She danced the seasons tonight. Spring buds joyously leaped from where the cool muddy ground hit her heel, hatchlings emerging into the wet world, the spotted fawn bounced across the tender green fields. She danced the blister of the hot sun in the summer and the robust buzz of the bees on wild flowers. The whispers of the wind as it plucked its due from the trees and spread leaves like carpet on the woolly ground. The winter frost stretching its fragile fingers across the land until the world was embrace encased. And then she stopped.
Time stood still waiting for the performance to go on until it could wait no longer and was forced to leave its dancer behind. The people stood and they smiled and whispered, and one man called out that it was a good show. They all filed past the woman quickly forgetting her and all but a few forgot to drop a small coin into the pouch she was holding out.
The woman’s name was Selena and she stared up at the trees as she felt chains weigh down her feet once again. Trees never judged, but their ancient gazes were heavy and she looked away. She was a slave. The thin chains around Selena’s ankles were what kept her from getting away. They did not bite at her skin but their caress was something unwanted and perverted. Grasping at her feet, hobbling her gait, the only time she was free of them was when she danced. A wise woman had told her that dead was the worst anyone could ever become. Selena didn’t believe her. Other slaves were far worse off than she, but Selena still lingered on the hope that someday time might speed up the process and she would be set free.
Selena’s master drove the wagon to keep her from getting wet and muddy in the fog; she was a valuable asset to him and she sat perched within, out of the cold. He did not want to risk ruining her in the bad weather. It had rained the night before and though her master was trying to keep Selena dry his efforts were soon forgotten as the wagon got stuck in a deep mud puddle.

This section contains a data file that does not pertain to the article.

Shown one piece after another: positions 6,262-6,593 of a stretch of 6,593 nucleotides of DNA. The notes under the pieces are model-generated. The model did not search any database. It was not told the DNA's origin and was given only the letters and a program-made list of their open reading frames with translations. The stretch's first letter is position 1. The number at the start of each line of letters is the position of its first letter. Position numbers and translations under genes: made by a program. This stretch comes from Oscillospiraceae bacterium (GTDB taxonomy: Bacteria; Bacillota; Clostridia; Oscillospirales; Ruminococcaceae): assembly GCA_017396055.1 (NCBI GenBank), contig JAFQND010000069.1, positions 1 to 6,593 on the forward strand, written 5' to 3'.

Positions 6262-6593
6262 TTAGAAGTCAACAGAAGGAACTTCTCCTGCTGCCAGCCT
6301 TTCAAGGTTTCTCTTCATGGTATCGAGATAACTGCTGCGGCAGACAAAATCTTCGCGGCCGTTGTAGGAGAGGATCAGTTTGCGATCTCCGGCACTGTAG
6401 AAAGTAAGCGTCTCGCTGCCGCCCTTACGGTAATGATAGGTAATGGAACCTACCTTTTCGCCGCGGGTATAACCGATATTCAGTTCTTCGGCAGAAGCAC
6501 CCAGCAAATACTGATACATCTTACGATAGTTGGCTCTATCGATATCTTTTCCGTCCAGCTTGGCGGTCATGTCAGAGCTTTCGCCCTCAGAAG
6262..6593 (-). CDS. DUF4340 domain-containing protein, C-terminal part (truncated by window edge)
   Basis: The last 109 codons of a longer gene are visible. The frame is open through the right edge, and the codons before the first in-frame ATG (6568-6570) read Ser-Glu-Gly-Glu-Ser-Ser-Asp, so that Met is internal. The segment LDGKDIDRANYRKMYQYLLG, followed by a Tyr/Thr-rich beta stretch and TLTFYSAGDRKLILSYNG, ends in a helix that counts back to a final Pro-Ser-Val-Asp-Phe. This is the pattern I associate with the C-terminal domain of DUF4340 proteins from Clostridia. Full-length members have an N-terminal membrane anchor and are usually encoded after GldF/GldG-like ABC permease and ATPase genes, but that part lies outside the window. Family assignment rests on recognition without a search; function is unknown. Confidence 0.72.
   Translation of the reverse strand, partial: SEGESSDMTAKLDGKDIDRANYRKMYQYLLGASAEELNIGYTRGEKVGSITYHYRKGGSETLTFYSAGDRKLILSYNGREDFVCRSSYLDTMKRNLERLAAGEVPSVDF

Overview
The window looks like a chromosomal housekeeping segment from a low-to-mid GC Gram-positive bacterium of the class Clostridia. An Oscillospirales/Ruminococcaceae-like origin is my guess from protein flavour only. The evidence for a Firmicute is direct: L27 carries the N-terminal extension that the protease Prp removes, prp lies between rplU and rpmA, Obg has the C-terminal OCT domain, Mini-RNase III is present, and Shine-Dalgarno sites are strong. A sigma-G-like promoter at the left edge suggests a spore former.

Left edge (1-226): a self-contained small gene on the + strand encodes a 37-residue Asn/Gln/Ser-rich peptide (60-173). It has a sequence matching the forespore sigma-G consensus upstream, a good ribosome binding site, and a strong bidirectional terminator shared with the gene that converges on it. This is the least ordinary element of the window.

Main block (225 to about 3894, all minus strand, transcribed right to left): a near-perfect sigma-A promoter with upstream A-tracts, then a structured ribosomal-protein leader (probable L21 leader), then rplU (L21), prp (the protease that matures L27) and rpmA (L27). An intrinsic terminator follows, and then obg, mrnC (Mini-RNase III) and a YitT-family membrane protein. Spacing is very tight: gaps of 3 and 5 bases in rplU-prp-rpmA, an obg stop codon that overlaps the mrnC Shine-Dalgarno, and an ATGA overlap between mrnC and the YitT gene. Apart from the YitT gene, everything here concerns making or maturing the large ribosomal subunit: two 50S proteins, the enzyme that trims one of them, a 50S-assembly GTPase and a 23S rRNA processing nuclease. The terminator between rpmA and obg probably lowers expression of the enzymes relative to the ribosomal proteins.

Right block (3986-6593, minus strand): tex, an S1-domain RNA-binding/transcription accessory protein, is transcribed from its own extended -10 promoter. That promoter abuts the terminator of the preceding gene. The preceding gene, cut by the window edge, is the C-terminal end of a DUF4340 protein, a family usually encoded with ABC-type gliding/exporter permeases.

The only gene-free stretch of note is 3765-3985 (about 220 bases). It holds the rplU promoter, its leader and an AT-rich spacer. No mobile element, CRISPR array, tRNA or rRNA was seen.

Lifting her skirts Selena dropped to the ground in a squish, the cold mud slipping between her toes. Her master was harmless but he thought himself rough and grim. He was absolutely useless when it came to driving wagons.
“Jonas, did you have to go right through the puddle?” She asked. No use trying to deny it; the other side of the road was as dry as a rock. Her master’s chest puffed out in defense giving his skinny arms a stick-like look as he weakly pulled her around to the back of the wagon.
“Don’t cha start mouffin offa’ me! I di’ bessas I could! S’ides you was sit’n inda wagon! You should’a been adrive’n!”
His hurt pride spoke for him and Selena shook her head, tied up her skirt round her knees and pushed. The muggy air made her breathing labored, her thick brown hair plastered against her head. The wagon shifted as Jonas lead the old nag forward and Selena clambered up top and took the reins, clicking with her tongue.